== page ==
Brussels, 16 December 2010
Single Euro Payments Area (SEPA): Commission sets deadline for pan-European payment system
A Belgian citizen working in The Netherlands receives his salary on his Belgian bank account as quickly as his Dutch colleagues. A German family pays all its gas and electricity bills for their holiday home in Greece by simple direct debit from their German account. A Romanian student on exchange in Italy does all her payments in euros effortlessly from her Romanian account in euros. Similarly, companies will also benefit from SEPA. A German export/import company trading with Latvia, Cyprus and Norway will optimise cash flow by easily collecting funds in euro from debtors in these countries using a single account in Germany. These are just some examples of what could soon be made easier and cheaper. Indeed, the European Commission has today proposed to set EU-wide end-dates for the migration of the old national credit transfers and direct debits to the recently created Single Euro Payments Area (SEPA) instruments. It will mean that national credit transfers and direct debits are phased out and the recently created pan-European systems take their place, respectively 12 and 24 months after the entry into force of the Regulation. This will reduce the costs of payments, increase competition and make cross-border payments as easy as domestic ones. The Commission's proposal now passes to the European Parliament and the Member States for consideration.
Internal Market and Services Commissioner Michel Barnier said: "We have a Single Market, many countries share a single currency and soon we will move to a single pan-European payment system in Europe. It means that making payments cross-border will become as easy as making them at home. Consumers will only need one bank account and their payments will be faster, cheaper and safer. Businesses will benefit from one set of standards and much simpler processes. The proposal adopted today fixes end-dates to make this pan-European system a reality, hopefully as early as 2012."
The Single Euro Payments Area (SEPA) is the area where more than 500 million citizens, over 20 million businesses and European public authorities can make and receive payments in euro under the same basic conditions, rights and obligations, regardless of their location. The objective of SEPA is to increase efficiency and competition so that high-quality and competitively priced electronic payment products exist throughout the whole of the EU. This would mean that Europeans can rely on one bank account to make euro payments across 32 countries1 while enjoying highly competitive services provided by banks. Thanks to SEPA, as from 2012 money transfers will reach the beneficiary at least by the end of the next business day or faster and no deductions will be made to the amounts transferred. As a result, the process of paying bills will be even more convenient. SEPA benefits not only customers. Businesses will enjoy common standards; faster settlement and simplified processing for payments that will improve cash flow, reduce costs and facilitate the access to new markets.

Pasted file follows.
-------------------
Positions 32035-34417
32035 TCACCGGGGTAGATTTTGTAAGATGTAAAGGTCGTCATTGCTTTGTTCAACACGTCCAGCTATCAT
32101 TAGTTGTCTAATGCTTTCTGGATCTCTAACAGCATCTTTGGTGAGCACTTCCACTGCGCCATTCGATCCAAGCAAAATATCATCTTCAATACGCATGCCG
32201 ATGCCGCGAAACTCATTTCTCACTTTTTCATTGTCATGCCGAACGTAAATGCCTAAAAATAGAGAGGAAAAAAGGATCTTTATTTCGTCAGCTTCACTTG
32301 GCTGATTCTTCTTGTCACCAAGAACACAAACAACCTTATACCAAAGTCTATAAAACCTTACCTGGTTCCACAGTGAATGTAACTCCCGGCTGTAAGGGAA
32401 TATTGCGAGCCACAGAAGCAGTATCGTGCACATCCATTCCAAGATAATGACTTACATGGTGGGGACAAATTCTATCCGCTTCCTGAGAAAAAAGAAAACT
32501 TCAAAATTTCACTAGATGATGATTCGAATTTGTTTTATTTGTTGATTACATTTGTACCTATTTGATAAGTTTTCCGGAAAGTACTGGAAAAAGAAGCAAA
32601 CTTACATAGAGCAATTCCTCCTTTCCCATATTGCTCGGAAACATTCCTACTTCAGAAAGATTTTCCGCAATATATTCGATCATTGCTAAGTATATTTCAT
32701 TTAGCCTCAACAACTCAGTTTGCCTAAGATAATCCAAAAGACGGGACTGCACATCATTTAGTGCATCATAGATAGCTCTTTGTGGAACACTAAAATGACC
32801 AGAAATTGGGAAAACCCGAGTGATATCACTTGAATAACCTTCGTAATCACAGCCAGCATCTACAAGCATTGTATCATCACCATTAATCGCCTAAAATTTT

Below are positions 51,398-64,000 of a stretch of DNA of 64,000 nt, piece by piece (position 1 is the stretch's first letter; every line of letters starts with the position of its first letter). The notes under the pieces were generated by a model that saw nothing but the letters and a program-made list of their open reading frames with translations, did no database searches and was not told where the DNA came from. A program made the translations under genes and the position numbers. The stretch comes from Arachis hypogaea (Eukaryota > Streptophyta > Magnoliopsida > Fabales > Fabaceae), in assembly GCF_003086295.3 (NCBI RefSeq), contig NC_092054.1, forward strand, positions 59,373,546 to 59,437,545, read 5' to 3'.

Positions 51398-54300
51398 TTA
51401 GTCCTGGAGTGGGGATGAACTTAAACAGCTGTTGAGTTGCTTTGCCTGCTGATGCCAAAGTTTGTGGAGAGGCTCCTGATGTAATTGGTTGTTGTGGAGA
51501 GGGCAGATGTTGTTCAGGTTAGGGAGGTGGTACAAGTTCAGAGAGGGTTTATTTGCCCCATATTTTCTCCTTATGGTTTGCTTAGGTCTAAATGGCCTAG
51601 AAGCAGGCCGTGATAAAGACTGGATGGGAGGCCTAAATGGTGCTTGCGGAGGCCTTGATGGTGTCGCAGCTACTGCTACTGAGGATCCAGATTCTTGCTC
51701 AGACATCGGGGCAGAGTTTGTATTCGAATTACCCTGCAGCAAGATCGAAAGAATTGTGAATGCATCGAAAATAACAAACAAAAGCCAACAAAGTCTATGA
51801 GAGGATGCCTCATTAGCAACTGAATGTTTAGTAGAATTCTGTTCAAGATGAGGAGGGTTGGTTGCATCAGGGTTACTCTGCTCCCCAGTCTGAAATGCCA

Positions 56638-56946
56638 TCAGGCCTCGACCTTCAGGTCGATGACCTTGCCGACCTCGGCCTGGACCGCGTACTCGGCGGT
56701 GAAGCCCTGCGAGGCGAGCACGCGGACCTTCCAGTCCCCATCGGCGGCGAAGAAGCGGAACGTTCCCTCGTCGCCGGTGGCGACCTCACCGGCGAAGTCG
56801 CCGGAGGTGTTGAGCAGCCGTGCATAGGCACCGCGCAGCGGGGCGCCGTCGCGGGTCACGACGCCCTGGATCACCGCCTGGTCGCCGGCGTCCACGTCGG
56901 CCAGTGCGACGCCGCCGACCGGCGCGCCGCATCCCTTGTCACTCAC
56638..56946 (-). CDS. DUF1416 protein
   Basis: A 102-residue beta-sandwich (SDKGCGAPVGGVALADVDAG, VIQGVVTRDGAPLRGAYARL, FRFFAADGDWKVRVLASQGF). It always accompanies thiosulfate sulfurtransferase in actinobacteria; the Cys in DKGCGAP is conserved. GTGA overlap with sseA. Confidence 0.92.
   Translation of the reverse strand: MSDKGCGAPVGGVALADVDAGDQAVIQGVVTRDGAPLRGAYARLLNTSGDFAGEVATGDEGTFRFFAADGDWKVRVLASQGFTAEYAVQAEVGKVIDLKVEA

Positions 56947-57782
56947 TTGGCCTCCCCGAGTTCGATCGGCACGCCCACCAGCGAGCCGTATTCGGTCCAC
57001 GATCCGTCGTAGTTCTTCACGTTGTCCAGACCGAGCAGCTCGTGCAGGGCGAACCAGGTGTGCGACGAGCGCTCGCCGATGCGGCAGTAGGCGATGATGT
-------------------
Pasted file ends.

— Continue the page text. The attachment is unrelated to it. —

Self-regulatory efforts have proven not to be sufficient to drive forward concerted migration to SEPA. According to available European Central Bank (ECB) data, as of October, only 9.6 % of all credit transfers in the euro area were executed using a pan-European payment instrument. If this trend continues, the full benefits or implementation of the SEPA would only be felt after more than 25 years. Only rapid migration to pan-European, i.e. SEPA credit transfers and direct debits, will generate the full benefits of an integrated payments market. The proposed Regulation will ensure a quick and smooth migration to pan-European credit transfers and direct debits by phasing out the existing national payment instruments.
In order to ensure interoperability, the use of certain common standards and technical requirements such as the use of international bank account numbers (IBAN), bank identifier codes (BIC) and a financial services messaging standard (ISO 20022 XML) will be mandatory for all bank account payments in euro in the EU. The proposed regulation also takes into account user concerns such as the possibility to limit a direct debit collection to a certain amount and/or frequency of payments. Banks and companies which send out a large number of bills (for example electricity or telecommunications providers) are encouraged to adopt measures to make SEPA migration as easy as possible for bank account holders.
The proposed Regulation will also increase transparency and competition between payment services providers and between payment services themselves, notably through the ban on hidden fees between banks for direct debit transactions, which are currently charged in six Member States (Spain, France, Sweden, Belgium, Portugal and Italy).
While acknowledging progress, the first report on the implementation of the SEPA Roadmap 2009-2012, published today and the latest report on SEPA migration by public administrations show that important actions are still not sufficiently addressed or are running behind schedule. Awareness-raising activities and active marketing of SEPA instruments throughout the payments industry is an area requiring more effort. Similarly, migration by public administrations remains disappointingly low in the majority of Member States and does not reflect the important catalyst role that public administrations, as high-volume payment users, could play in encouraging SEPA migration.
Both of the above reports therefore confirm the need for regulatory action to provide certainty on an end date for SEPA migration.
See also MEMO/10/688
These are the 27 EU Member States plus Iceland, Liechtenstein, Norway, Switzerland and Monaco.